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Salient: Victoria University Students' Paper. Vol. 27, No. 5. 1964.

N. Z. Culture Needs Polynesia

page 4

N. Z. Culture Needs Polynesia

O Te Raki, Legends of the North, by Florence Keene, with drawings by Eric Lee-lohnson; published by Paul's Book Arcade, Auckland and Hamilton, 1963. Price 21/-. 196 pages. Reviewed by P. (Graham) Robb.

New Zealand has shared with the rest of the world so many advances in the last ten years, that the problem of our isolation, once a primary preoccupation, has receded from the centre of interest and urgency.

This is perhaps unfortunate for the continuing validity of some New Zealand literature: art itself needs no justification, but themes and references can, by losing their immediacy, detract from the value of a work as part of a continuing development. Any consideration of isolation is now likely to be involved in the universal and perhaps more usefully discussed problem of the isolation of man,

"here in this far-pitched perilous hostile place
this solitary hard-assaulted spot
fixed at the friendless outer edge of space".

But another of New Zealand's "Problems" is still little alleviated; we share a language with England and America, but we do not share a country and ultimately we cannot completely share a culture. We need our own traditions; indeed the diminished factor of isolation makes this, if anything, more important. Although the English tradition as a whole must continue to be the major influence and guide, there is needed by artists and the people some sense of the vital spark of an indigenous tradition. We have the heritage of a young nation: pioneers, poets, soldiers, the "forgers of myths"; but the ancient history is in other hands.

The sense of depth in our own culture must come from the Polynesian peoples who understood this land earlier and perhaps better than we have. It is the subconscious recognition of this source which has in part influenced the present-day attitude to the Maori; certainly there is prejudice, but very frequently respect has proved more powerful, a respect which does not merely derive from the nature of the first encounters, seeing the Maori as land-owners as fellow-citizens and later as honourable enemies or feared assailants, then as comrades in arms. It does not even come simply from the comparative lightness of the Maori and the summer darkness of the pakeha skin; it is not even from the rapid (though not always successful) adaptations of a not so primitive people to a not so civilised world.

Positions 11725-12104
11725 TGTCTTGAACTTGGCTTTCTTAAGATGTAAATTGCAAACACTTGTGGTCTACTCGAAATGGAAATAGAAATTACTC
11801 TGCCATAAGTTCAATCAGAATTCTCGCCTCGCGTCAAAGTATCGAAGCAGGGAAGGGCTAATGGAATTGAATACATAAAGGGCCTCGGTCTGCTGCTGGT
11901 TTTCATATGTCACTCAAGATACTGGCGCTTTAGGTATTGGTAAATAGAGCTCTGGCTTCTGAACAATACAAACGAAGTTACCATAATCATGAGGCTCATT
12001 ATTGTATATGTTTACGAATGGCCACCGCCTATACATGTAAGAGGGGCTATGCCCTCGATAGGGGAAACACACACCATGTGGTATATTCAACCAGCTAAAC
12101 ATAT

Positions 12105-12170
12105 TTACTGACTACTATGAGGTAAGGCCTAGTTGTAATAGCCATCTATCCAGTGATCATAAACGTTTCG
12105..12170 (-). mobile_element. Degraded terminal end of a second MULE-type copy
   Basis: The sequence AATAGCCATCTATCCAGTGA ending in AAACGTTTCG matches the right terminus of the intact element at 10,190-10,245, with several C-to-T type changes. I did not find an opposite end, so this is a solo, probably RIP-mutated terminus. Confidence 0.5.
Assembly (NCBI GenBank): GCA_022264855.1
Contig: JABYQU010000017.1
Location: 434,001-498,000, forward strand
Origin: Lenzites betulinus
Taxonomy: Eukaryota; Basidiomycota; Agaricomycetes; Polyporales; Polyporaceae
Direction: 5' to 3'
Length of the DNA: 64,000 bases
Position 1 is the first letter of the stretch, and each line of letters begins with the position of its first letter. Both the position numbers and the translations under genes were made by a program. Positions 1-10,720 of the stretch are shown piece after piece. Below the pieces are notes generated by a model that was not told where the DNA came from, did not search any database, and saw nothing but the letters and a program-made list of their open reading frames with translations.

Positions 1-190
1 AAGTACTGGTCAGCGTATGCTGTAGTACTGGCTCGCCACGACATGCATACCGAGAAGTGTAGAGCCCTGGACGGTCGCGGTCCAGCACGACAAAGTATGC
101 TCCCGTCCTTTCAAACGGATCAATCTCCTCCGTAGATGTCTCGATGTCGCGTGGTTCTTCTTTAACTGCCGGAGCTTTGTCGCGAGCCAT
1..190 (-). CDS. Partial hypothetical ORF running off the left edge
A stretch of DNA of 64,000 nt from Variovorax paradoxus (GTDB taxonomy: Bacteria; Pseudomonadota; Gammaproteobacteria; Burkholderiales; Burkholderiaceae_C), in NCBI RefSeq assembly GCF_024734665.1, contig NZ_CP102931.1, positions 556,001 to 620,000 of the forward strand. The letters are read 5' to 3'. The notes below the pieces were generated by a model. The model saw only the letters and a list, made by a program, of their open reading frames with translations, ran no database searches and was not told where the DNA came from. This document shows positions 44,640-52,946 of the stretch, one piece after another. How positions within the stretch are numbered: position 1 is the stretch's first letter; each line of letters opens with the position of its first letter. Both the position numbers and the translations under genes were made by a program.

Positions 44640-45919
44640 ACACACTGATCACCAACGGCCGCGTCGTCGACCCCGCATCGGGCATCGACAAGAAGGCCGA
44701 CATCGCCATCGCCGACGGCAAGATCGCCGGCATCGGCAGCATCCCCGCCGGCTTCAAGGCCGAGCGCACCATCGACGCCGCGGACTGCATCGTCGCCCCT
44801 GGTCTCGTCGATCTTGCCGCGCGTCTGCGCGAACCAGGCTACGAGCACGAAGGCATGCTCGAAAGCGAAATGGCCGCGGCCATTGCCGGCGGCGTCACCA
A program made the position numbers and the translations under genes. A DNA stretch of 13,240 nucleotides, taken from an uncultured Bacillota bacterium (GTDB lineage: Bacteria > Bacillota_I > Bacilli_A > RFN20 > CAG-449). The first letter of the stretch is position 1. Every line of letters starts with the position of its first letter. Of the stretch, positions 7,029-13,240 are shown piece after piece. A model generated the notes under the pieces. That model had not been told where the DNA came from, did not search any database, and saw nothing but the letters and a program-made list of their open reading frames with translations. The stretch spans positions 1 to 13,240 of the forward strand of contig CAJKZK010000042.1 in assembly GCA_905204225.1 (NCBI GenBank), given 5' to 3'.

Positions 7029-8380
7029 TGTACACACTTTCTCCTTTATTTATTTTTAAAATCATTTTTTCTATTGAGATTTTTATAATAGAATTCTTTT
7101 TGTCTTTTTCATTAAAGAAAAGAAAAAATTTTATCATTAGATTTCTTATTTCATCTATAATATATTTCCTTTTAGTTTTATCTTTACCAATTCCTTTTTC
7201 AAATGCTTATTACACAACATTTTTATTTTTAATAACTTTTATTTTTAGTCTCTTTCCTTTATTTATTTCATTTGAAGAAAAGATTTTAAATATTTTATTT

In fact the Maori are the Britons and Vikings to New Zealand, and the Pakeha-Normans must, though grudgingly, have some respect and tolerance for a spirit in another race, that they have desired to cultivate in their own. Thus the fusion and cohesion of a nation comes from a shared past and a loyalty to its values and traditions.

The appearance of an attractive book on Maori legends is the symptom from which may be diagnosed a wider if hardly recognised need. O Te Raki is a testament to the importance of myths and the value of detailed and sympathetic accounts of the concerns of an earlier race, both of which contribute to the overall pattern of a nation; Florence Keene has provided firstly a useful sociological outline likely to serve only to whet the appetite, and later has revealed a wealth of both fantasy and history. The stale and familiar legends are no longer enough; what was needed was such tales as are to be found here, ancient secrets with a new vitality of battles, explorations, supernatural events, and of the domestic run of the day, fishing, planting and feasting.

At times the story-telling is not particularly outstanding; occasionally it lacks the simplicity and uncluttered directness neded for such tales—Tohe's Journey for example, instead of being a stirring legend in the best heroic fashion too often subsides into an inflated foot-note. But more often the book does succeed in capturing the inimitable flavour of true folk-lore, even, as in the Legendary Tale of Tuhuaangi to that occasional touch of laconic understatement and humour often associated with Icelandic sagas.

The best feature is perhaps the writer's ability to give actuality to the stories by placing them in an often familiar setting; and in this she is admirably assisted by the strong characterization of Eric Lee-Johnson's illustrations, which show a quite remarkable appreciation of the Northland scene. That these drawings should be of the present-day is a great contribution to the value of this book, for they provide a vivid link with the traditional just as the stories about place-names and peculiarly New Zealand ideas and objects given an added depth to local and cultural conceptions.

However the book does not entirely fulfil the function for which it is welcomed; it is not perfect, only a sound step in the right direction. In the historical note R. S. Oppenhefm does not go far enough when he states: "The old way of life is now a matter of history. The new Maori, however, will still need the traditions which assure him of his ethnic identity." In a changing world all New Zealanders may need to ensure their national identity.

The Note is nearer an important truth when it concludes: "By reference to one another's traditions they (Maori and Pakeha) may be able to gain a deeper insight into one another's views." For especially in art, there must come a time when the traditions of both races are fused as a shared heritage, the historical context framing a united and individual modernity.